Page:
The philosophers have long held that Knowledge is Power. I say, we should now extend that rule to ‘Power and Comfort’. I base my claim on recent findings by researchers at the University of Florida Institute of Food and Agricultural Sciences that show ‘the more you know, the less you fear’…
Protesters march in Ann Arbour, MI, against GMO crop developer Monsanto Corp.
Their mantra seems to be that, since science has not proven CMO foods safe,
GMO foods must, therefore, be unsafe. Illusory logic kicks in.
What has this got to do with Food? The issues that the Florida study focused on were the safety of GMO Foods and Global Warming. And researchers found that the less you know about such issues, the more fearful and untrusting you are.
The study concluded that age and gender and education level are better predictors of whether an individual accepts or rejects scientific evidence about GMO Foods and Global Warming than income or education level.
Lead investigator Brandon McFadden says, “Intuitively, it would seem that greater knowledge would be associated with being more agreeable with science. Indeed, individuals with greater knowledge are more agreeable with science in general; however, people with greater knowledge become less agreeable when the issues are contentious.”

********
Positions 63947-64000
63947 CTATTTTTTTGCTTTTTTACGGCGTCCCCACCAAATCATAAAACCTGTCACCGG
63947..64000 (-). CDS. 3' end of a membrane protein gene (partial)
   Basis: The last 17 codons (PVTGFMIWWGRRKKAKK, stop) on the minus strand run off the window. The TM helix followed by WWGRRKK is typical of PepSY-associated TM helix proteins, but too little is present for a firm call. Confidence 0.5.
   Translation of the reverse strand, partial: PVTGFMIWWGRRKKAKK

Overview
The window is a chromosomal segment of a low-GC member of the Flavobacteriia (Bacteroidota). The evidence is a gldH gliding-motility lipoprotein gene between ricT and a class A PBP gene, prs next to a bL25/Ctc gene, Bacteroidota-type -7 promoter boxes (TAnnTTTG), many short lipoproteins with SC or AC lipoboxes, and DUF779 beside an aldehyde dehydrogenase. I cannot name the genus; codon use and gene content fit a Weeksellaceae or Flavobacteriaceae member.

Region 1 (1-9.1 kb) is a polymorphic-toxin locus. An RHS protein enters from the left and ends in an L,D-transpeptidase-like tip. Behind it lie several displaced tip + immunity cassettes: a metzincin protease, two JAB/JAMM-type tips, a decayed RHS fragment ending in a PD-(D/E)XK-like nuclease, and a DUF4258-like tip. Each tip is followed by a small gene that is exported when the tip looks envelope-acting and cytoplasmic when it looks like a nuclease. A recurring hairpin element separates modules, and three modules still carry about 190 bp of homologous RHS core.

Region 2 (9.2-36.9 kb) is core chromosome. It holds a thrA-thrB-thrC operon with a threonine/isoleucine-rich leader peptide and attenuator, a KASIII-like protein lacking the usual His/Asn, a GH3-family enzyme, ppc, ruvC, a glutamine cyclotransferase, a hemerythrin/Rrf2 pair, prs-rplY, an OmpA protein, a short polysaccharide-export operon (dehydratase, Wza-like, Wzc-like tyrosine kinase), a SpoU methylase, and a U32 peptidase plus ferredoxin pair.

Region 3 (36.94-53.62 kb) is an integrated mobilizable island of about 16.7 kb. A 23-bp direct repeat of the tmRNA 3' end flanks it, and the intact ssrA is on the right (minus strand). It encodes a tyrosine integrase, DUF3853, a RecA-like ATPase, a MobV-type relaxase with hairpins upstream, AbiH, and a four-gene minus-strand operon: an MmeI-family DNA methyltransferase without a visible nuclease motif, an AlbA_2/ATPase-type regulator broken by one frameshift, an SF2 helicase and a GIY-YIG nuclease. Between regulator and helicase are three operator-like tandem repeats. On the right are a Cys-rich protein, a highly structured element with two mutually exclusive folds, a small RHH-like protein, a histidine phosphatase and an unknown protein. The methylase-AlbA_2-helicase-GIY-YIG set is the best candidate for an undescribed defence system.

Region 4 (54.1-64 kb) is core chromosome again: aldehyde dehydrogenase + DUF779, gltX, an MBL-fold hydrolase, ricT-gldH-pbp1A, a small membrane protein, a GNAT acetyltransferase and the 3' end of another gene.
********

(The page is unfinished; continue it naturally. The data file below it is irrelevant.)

In that context, McFadden notes that simply providing people with more information does not guarantee that they’ll agree more with scientific findings. Arguments like the safety of GMO foods and the reality of Global Warming are often politically and emotionally charged. And politics and emotions trump logic and science every time.
The Florida study also talks about the phenomenon of ‘illusory correlation. The happens when an individual believes a correlation exists between two events which are not correlated, or believes that the correlation is greater or lesser than the facts and logic indicate. In other words, people seem to construct false logic or invalid correlations to support their erroneous contentions that, for instance, GMO foods are unsafe or Global Warming is not happening. And that just proves that what people want to believe trumps what reality says they should believe – which may explain why politics and emotion take precedence over science and logic.
One way or the other…
People with less education tend to believe alarmists and manipulative sources more readily than those with more education and solid scientific information. And, as the Florida study states, you can lead a mind to the well of knowledge, but you can’t make it drink. So, there’s little hope that the uninformed beliefs about scientific issues of all kinds, which keep floating around the social media and the Web, will disappear any time soon. The key seems to be to have the knowledge and wisdom to accept science and logic.
My own take on all this: Those who distrust science and logic tend to fear scientific and logical findings. And distrust, in the face of positions that disagree with yours leads to fear, conspiracy theories and – sometimes – even to anger and outraged action, such as loud, potentially violent demonstrations. The more you trust science and logic, the less you fear.The less you know, and the less you understand, the more you fear. Alas! I suppose it was ever thus.
~ Maggie J.